"In South Carolina, we may be anticipating what will happen in the rest of the U.S. as the country grows in girth," Laditka said. He noted that South Carolina has greater rates of obesity, diabetes, and related health problems than the rest of the country, especially amongst African Americans.
Focused Effort Helps Researchers Overcome Research Stigma
A concerted effort involving the entire community may be needed to bring African Americans into studies of Alzheimer's and other diseases, according to researchers from Indiana.
"Due to the historic, unethical treatment of African Americans in the notorious Tuskegee Institute syphilis study, many African Americans view medical research with caution," said Kathleen S. Hall, Ph.D., of Indiana University in Indianapolis. In the Tuskegee study, U.S. Public Health Service researchers studied 399 African American men in Georgia for decades, never telling them that they had syphilis, nor offering antibiotics when these drugs were developed.
Hall is Principal Investigator of the Indianapolis-Ibadan Dementia Project, which is comparing dementia in an African American population with participants in the Nigerian town of Ibadan. At ICAD in Philadelphia, Hall described successful methods for attracting African American study participants by involving the total community.
Among the key steps taken by Hall and her colleagues was to involve African American community leaders ranging from elected officials to ministers and other prominent private citizens. Consequently, only 11 percent of elderly African Americans approached to participate in the study declined to do so. After 10 years, only nine percent of the more than 4,000 participants had dropped out of the study.
"We send them a birthday greeting each year, and if they are featured in the newspaper we send them a congratulatory letter," said Hall. "We also help make referrals for social and health services."
More Accurate Screening for Early Alzheimer's in African Americans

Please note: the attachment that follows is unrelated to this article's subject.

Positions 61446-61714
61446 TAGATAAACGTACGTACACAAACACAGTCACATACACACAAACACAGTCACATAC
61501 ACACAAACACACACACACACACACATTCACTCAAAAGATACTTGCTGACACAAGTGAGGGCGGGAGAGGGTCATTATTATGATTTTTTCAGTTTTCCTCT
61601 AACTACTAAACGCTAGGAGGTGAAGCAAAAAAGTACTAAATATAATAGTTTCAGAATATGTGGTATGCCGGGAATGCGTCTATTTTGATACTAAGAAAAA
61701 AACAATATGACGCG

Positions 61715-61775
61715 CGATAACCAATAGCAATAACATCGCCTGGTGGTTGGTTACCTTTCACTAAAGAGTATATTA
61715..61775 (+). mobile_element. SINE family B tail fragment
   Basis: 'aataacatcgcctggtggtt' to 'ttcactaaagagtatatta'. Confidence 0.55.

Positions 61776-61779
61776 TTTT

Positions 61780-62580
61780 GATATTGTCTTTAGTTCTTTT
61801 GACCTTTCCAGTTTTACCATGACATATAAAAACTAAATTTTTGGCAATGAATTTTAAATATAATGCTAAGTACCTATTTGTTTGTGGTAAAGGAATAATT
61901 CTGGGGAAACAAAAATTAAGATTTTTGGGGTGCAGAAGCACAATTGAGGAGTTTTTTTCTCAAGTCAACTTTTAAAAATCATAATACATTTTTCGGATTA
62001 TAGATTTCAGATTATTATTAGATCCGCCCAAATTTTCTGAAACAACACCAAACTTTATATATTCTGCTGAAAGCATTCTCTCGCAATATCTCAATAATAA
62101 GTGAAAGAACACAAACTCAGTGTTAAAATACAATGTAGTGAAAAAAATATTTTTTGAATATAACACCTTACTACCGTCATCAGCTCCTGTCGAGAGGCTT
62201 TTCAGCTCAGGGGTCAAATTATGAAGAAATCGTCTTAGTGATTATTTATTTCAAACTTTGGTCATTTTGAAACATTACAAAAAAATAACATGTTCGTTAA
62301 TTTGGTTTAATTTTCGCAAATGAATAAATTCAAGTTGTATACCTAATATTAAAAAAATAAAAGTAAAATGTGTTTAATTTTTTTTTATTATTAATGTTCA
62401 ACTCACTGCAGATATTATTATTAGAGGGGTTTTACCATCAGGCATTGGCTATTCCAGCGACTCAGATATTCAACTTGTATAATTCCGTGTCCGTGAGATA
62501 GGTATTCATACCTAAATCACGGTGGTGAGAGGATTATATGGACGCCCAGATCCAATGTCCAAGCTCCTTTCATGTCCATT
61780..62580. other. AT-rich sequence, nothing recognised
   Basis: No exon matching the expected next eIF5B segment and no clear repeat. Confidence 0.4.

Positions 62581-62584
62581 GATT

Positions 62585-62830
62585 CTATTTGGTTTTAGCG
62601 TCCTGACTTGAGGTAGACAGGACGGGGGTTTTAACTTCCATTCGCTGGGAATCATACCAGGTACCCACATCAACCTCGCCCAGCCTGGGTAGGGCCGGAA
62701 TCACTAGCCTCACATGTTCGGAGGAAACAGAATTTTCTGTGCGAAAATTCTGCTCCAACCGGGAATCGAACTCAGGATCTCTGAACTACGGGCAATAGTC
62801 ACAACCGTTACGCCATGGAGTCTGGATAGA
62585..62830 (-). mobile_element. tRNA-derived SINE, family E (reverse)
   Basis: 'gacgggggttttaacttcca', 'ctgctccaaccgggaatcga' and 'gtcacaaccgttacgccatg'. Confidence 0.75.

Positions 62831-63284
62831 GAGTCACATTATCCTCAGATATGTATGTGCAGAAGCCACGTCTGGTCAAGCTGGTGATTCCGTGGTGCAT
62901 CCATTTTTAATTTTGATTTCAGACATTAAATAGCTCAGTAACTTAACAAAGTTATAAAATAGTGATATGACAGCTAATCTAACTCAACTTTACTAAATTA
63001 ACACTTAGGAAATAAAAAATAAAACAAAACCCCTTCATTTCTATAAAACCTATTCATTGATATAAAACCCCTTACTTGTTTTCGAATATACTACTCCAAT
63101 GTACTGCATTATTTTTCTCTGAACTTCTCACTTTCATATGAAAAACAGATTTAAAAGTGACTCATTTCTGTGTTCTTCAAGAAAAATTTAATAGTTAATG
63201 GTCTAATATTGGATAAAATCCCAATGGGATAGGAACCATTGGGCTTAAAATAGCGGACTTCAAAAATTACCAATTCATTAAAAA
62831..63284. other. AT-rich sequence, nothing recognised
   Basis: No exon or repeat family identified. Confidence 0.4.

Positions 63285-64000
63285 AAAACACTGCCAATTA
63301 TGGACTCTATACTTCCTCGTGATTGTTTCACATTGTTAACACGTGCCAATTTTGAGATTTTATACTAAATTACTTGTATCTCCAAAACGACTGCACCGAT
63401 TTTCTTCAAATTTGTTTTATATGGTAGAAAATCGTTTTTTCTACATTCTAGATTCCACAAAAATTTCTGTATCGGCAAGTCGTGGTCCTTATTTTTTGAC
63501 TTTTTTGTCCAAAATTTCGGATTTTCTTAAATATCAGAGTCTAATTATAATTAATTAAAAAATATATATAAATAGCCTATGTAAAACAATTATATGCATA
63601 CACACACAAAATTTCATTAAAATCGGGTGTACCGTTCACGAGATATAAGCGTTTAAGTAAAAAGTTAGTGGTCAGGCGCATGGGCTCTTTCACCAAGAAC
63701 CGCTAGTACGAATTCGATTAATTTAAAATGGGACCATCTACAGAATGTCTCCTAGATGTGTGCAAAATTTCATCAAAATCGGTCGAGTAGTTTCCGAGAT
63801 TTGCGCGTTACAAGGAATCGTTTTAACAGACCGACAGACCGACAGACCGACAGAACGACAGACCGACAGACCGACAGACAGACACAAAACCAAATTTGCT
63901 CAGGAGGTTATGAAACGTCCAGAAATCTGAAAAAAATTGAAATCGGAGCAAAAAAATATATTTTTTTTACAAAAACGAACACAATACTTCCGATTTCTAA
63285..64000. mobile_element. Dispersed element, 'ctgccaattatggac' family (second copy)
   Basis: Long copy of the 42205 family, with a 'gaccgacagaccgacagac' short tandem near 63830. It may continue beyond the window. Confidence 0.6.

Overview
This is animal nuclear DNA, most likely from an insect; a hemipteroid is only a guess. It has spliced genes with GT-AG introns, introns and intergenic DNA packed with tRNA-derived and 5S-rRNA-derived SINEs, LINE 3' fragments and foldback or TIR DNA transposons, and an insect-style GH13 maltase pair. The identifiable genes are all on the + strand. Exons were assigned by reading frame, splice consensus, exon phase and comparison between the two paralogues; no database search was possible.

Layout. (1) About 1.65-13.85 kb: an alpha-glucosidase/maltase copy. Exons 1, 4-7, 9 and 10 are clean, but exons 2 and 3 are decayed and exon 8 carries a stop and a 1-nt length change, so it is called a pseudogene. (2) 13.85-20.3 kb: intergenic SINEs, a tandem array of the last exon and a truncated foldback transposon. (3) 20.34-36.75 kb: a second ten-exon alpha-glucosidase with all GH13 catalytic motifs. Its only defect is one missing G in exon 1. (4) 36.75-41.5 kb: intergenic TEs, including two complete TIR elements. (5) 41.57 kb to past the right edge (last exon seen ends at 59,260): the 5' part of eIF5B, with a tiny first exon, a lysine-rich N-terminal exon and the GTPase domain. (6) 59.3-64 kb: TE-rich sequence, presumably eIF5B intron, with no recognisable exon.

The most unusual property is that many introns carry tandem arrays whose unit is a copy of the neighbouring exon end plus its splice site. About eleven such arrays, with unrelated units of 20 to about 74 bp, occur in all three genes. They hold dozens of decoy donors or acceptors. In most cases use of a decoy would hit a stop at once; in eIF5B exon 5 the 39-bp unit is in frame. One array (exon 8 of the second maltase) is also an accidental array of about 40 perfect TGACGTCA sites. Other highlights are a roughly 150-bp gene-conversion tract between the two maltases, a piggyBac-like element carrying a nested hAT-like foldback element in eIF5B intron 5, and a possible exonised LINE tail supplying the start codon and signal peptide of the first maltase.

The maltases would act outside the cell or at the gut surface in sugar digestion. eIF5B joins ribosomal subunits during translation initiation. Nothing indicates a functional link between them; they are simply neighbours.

In order to avoid overestimating the number of African Americans who may have early signs of Alzheimer's disease, screening tests must be adapted to cultural differences, researchers find. Researchers led by Marjorie Marenberg, M.D., of the University of Pennsylvania School of Medicine in Philadelphia, are studying the condition called mild cognitive impairment (MCI) in African Americans. Some, though not all, people with MCI will go on to develop Alzheimer's disease within a few years. Researchers are currently studying whether people with MCI should begin taking drugs used to treat Alzheimer's disease.
The researchers studied 635 people over the age of 60, comparing African Americans and European Americans on a battery of tests designed to evaluate memory and other mental functions in younger European Americans. Marenberg and her colleagues found that, using current scoring methods, African Americans scored lower on some of these tests. Even when the researchers used statistical methods that take into account factors such as age or education, 35 percent of African Americans scored low enough to warrant a diagnosis of MCI, compared to only 15 percent of European Americans.
However, when the researchers applied new, racially sensitive scoring methods they've developed, the difference in MCI rates disappeared – 17 percent of European Americans and only 12 percent of African Americans met MCI criteria, a difference that was not statistically significant.
"In order to accurately identify African Americans with MCI, we need to develop tools that correct for the fact that many neuropsychological tests are not sensitive to cultural differences. The method we have developed may serve as the first step in that direction," said Marenberg.
Source: Eurekalert & othersLast reviewed: By John M. Grohol, Psy.D. on 21 Feb 2009